Some people in Georgia head to bed early, while others pride themselves on being “night owls.” However, experts have long recommended that adults get seven to nine hours of sleep nightly. This is important not just for good health but for safety as well. A study published in the scientific journal, Sleep, has revealed that motorists who have gotten less than seven hours of sleep in the past 24 hours are at an increased risk for causing a motor vehicle accident. Those at the greatest risk for causing a car accident are those who got less than four hours of sleep.
The study analyzed data from a previous U.S. Department of Transportation study investigating 5,470 accidents. Researchers found that respondents who had less than four hours of sleep had approximately 15 times the odds of causing an auto accident, when compared to motorists who reported having seven to nine hours of sleep. This is comparable to the crash risk of motorists whose blood-alcohol concentration is approximately 1.5 times the legal limit.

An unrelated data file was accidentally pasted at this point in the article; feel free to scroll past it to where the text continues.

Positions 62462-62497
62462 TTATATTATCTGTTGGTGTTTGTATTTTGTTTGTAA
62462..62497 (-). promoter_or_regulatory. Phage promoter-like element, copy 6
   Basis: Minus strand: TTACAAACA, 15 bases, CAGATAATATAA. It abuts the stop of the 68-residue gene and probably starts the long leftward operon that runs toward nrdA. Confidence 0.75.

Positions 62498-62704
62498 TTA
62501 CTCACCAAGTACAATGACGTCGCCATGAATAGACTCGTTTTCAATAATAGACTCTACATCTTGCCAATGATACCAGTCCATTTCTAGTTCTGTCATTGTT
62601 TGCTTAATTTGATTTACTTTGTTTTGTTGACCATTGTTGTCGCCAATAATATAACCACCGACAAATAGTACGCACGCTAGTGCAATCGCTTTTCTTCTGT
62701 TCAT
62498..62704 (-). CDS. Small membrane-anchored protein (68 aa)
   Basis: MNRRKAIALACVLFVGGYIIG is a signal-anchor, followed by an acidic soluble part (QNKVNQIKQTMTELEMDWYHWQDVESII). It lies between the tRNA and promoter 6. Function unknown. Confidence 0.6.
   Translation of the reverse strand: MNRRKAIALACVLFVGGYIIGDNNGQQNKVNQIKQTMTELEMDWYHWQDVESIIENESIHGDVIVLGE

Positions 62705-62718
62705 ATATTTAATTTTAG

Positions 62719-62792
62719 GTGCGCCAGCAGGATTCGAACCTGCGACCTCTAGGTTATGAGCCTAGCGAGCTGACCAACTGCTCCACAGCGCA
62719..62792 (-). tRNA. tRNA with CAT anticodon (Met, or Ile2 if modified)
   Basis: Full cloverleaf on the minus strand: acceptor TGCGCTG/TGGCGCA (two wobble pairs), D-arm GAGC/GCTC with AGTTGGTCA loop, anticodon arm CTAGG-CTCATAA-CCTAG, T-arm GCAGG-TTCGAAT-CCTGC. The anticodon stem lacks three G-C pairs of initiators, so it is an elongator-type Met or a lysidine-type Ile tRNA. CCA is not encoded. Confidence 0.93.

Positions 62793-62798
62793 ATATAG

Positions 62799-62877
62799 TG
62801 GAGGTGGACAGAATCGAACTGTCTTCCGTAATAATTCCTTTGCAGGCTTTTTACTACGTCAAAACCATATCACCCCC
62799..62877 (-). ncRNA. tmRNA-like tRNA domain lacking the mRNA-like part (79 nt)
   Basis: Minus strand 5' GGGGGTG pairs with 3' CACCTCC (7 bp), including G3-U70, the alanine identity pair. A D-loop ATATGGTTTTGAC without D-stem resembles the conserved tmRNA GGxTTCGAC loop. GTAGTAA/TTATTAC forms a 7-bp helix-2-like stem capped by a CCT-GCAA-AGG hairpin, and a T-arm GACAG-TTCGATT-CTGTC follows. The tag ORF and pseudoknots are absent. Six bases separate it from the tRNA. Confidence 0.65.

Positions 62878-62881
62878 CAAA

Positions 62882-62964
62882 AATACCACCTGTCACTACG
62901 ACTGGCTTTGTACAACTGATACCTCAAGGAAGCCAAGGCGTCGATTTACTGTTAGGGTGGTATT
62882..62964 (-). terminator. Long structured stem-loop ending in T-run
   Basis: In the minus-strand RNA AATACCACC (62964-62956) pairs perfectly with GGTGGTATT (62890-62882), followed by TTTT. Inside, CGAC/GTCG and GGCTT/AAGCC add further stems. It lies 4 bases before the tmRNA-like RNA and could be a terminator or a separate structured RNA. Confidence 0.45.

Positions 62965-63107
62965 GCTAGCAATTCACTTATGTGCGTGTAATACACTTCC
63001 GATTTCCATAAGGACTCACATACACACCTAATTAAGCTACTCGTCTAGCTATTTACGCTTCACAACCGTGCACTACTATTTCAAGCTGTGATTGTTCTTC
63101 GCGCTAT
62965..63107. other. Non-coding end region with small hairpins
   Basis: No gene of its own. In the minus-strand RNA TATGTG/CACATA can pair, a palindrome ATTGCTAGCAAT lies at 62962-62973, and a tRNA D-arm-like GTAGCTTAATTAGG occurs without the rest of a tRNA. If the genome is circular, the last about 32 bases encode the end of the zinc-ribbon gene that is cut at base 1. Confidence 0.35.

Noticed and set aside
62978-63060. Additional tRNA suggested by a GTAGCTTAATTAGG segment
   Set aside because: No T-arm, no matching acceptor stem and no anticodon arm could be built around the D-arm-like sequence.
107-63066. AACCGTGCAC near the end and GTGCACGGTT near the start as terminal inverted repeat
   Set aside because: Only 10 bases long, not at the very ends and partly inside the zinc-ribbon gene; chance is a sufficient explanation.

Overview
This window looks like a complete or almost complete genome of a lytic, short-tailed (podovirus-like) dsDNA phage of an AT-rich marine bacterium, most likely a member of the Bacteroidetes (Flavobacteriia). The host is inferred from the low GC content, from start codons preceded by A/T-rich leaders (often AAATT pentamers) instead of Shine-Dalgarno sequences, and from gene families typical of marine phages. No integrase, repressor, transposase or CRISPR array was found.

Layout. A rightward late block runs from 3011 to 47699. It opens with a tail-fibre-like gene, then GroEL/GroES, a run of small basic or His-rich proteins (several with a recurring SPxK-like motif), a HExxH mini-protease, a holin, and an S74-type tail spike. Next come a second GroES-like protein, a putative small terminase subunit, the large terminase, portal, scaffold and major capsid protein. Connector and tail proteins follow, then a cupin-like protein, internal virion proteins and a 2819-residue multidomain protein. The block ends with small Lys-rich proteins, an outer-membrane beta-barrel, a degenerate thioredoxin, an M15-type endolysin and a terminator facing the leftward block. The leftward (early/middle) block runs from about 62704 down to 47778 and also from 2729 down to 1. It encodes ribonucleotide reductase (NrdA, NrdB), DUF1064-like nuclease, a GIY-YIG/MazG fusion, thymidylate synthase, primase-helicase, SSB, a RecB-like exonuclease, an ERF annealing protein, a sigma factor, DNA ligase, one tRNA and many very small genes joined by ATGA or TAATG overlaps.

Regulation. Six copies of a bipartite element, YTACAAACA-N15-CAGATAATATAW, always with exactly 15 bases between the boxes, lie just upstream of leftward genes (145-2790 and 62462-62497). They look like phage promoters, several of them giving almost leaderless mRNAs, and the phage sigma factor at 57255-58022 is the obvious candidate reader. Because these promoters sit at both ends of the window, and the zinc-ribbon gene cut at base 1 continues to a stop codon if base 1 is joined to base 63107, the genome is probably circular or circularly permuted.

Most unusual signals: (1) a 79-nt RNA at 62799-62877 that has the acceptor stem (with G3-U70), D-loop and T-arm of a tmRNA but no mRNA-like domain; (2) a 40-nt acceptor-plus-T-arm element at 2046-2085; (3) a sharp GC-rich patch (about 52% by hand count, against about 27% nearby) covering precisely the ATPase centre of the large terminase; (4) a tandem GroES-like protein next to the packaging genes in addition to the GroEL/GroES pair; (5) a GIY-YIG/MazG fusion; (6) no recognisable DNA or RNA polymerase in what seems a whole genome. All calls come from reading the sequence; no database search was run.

This study is important, as according to government surveys one-fifth of adult respondents get less than seven hours of sleep on any given night. Moreover, one-third of respondents reported that they regularly slept for less than seven hours nightly. This is significant, because of all fatal motor vehicle accidents in the nation, 16 percent involve a drowsy driver.
As this shows, getting a good night’s sleep is important not just for your own personal health and productivity, but for the safety of all those around you. Drowsy driving is a problem — in fact, just because one is awake, doesn’t mean they are alert enough to be able to anticipate changes in traffic conditions and react to them appropriately. This could lead to devastating car crashes. If a person is involved in an accident caused by a fatigued driver may want to determine if they have legal options for pursuing the compensation they may need to cover their damages following the crash.